Continuity and Change in Personality From Adolescence to Midlife: A 25-Year Longitudinal Study Comparing Conventional and Adjudicated Men on Five-Factor Model Measures

Julien Morizot, Universite de Montreal
Marc LeBlanc, University of Montreal

Continuity and change in personality are documented but longitudinal evidence is scarce. The present study examined differential and absolute continuity with the Five-Factor Model. The continuity was tested using data from an ongoing prospective longitudinal study with two samples of French-speaking men: a representative sample of the general population and a sample of adjudicated adolescents. The two samples were assessed on four occasions from adolescence to midlife: 15, 17, 30, and 40 years of age. Correlational analyses showed that differential continuity estimates were comparable to those observed in previous studies. The coefficients were stronger as age increased and for adjudicated men. At the mean level, adjudicated men displayedf lower scores on Emotional stability, Agreeableness, Conscientiousness, and Conventionality. For absolute continuity, signifiant increases in these FFM domains were osbserved for both samples. This result suggested a normative intrinsic maturational trend in psychologial adjustment, at about one standard deviation or more from adolescence to midlife. Although both samples showed a significant improvement in personality profiles from adolescence to midlife, adjudicated men displayed a less accelerated increase in mean level scores from age 17 to 30. From age 30 to 40, the rate of change was similar for both samples.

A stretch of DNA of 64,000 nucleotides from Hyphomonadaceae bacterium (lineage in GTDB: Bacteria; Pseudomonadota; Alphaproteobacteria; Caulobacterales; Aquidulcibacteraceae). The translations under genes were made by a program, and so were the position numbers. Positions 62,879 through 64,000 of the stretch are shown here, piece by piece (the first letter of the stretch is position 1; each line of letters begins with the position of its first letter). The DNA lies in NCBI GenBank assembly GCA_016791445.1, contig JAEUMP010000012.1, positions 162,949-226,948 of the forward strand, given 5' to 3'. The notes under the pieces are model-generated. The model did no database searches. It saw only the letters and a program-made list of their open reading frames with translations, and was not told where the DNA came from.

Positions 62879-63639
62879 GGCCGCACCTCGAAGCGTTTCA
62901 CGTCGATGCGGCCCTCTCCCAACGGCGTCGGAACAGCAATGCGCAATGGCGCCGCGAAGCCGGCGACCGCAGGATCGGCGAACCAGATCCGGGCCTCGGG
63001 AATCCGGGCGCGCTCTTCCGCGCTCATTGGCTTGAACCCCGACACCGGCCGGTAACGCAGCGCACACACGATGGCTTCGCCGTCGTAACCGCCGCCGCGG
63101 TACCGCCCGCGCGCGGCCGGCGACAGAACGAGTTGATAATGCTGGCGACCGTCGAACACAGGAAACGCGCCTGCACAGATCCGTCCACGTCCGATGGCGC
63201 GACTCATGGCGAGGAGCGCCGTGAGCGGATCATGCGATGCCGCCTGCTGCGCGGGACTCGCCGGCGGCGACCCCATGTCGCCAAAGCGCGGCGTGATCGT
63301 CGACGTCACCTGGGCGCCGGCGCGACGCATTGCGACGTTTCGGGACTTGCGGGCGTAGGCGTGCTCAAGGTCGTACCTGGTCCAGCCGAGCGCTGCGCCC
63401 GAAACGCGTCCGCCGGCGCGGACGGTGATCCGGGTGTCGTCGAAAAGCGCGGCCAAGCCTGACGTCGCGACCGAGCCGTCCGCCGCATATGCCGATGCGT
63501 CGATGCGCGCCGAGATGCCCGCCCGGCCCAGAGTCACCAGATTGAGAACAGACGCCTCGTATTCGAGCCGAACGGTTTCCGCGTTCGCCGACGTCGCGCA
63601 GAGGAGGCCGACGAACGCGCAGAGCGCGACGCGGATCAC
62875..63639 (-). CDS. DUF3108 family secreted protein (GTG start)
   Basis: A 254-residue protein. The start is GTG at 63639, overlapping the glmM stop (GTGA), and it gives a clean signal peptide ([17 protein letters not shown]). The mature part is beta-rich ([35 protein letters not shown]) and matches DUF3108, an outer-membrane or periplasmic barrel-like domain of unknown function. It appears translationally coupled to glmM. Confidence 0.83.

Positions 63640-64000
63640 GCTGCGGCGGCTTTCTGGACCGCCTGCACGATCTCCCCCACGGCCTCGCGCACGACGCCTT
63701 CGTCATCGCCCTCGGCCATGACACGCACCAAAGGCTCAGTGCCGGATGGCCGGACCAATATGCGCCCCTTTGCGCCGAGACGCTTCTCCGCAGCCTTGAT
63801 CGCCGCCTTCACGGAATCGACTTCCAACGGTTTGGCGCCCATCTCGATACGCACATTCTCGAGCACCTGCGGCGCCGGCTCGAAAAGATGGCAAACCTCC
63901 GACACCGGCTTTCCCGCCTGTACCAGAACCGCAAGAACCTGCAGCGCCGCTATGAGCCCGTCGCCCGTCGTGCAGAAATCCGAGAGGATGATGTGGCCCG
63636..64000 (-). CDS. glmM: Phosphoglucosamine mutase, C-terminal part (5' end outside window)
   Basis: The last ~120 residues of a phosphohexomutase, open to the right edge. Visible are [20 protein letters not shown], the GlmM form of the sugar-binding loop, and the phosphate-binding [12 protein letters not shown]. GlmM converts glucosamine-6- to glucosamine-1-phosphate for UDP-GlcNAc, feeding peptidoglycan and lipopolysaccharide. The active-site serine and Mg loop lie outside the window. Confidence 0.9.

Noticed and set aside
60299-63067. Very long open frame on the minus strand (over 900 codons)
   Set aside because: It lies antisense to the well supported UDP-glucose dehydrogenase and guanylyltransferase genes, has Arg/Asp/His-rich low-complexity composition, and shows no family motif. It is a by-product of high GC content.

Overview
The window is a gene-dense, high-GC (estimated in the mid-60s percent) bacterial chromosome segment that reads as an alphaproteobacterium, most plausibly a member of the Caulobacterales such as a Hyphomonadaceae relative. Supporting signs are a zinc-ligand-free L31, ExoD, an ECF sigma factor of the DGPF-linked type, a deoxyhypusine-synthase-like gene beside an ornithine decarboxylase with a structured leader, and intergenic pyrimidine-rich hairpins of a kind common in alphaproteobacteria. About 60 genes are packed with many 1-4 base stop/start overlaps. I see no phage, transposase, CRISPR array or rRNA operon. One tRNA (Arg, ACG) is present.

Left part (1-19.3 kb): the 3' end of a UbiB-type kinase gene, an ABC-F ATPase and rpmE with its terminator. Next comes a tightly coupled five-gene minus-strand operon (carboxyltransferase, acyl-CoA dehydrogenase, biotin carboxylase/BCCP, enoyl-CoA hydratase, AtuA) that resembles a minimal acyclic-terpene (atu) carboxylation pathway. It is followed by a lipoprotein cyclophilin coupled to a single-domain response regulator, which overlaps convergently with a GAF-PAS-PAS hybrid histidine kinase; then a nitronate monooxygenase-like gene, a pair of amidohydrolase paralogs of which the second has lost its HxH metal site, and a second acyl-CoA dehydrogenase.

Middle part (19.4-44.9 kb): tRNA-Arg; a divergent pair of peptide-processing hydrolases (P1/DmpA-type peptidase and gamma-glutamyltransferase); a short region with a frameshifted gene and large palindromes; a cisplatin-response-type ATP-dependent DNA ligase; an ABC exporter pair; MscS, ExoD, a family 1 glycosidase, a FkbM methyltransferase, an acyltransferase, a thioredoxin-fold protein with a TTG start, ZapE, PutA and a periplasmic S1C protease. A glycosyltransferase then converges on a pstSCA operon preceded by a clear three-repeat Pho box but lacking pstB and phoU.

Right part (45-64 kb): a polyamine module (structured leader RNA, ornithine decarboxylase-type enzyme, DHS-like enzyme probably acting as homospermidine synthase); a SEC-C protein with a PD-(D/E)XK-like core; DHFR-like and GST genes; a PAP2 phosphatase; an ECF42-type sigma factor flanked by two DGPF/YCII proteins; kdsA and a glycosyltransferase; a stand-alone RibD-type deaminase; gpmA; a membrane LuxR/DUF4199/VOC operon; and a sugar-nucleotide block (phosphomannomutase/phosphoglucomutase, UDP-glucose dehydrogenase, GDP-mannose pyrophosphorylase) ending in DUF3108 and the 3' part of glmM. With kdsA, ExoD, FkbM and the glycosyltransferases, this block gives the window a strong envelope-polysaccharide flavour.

(Return to Program Resources)

Updated 05/20/2006